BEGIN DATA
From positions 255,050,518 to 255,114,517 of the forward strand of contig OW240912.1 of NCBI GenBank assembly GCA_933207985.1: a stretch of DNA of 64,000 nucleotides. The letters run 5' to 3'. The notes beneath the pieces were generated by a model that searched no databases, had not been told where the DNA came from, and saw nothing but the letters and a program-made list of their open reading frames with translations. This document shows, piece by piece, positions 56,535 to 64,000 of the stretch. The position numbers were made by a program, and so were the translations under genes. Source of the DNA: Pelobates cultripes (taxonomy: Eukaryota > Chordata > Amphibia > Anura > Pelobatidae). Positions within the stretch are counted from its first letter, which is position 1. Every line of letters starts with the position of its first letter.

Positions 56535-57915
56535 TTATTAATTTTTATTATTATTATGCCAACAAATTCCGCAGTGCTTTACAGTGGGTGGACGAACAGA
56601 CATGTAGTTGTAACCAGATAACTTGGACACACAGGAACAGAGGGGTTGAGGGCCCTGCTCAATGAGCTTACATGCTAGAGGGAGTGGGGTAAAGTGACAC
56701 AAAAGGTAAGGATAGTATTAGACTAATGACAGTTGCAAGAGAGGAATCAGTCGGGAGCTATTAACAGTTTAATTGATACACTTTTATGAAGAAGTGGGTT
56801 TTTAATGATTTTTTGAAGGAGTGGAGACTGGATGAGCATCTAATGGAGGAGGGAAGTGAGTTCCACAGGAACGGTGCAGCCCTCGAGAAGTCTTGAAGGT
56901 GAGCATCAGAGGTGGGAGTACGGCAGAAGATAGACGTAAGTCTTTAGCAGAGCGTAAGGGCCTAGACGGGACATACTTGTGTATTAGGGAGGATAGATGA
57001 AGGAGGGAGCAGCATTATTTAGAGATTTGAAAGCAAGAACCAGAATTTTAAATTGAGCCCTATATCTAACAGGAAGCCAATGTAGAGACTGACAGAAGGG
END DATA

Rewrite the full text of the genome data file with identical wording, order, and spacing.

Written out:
From positions 255,050,518 to 255,114,517 of the forward strand of contig OW240912.1 of NCBI GenBank assembly GCA_933207985.1: a stretch of DNA of 64,000 nucleotides. The letters run 5' to 3'. The notes beneath the pieces were generated by a model that searched no databases, had not been told where the DNA came from, and saw nothing but the letters and a program-made list of their open reading frames with translations. This document shows, piece by piece, positions 56,535 to 64,000 of the stretch. The position numbers were made by a program, and so were the translations under genes. Source of the DNA: Pelobates cultripes (taxonomy: Eukaryota > Chordata > Amphibia > Anura > Pelobatidae). Positions within the stretch are counted from its first letter, which is position 1. Every line of letters starts with the position of its first letter.

Positions 56535-57915
56535 TTATTAATTTTTATTATTATTATGCCAACAAATTCCGCAGTGCTTTACAGTGGGTGGACGAACAGA
56601 CATGTAGTTGTAACCAGATAACTTGGACACACAGGAACAGAGGGGTTGAGGGCCCTGCTCAATGAGCTTACATGCTAGAGGGAGTGGGGTAAAGTGACAC
56701 AAAAGGTAAGGATAGTATTAGACTAATGACAGTTGCAAGAGAGGAATCAGTCGGGAGCTATTAACAGTTTAATTGATACACTTTTATGAAGAAGTGGGTT
56801 TTTAATGATTTTTTGAAGGAGTGGAGACTGGATGAGCATCTAATGGAGGAGGGAAGTGAGTTCCACAGGAACGGTGCAGCCCTCGAGAAGTCTTGAAGGT
56901 GAGCATCAGAGGTGGGAGTACGGCAGAAGATAGACGTAAGTCTTTAGCAGAGCGTAAGGGCCTAGACGGGACATACTTGTGTATTAGGGAGGATAGATGA
57001 AGGAGGGAGCAGCATTATTTAGAGATTTGAAAGCAAGAACCAGAATTTTAAATTGAGCCCTATATCTAACAGGAAGCCAATGTAGAGACTGACAGAAGGG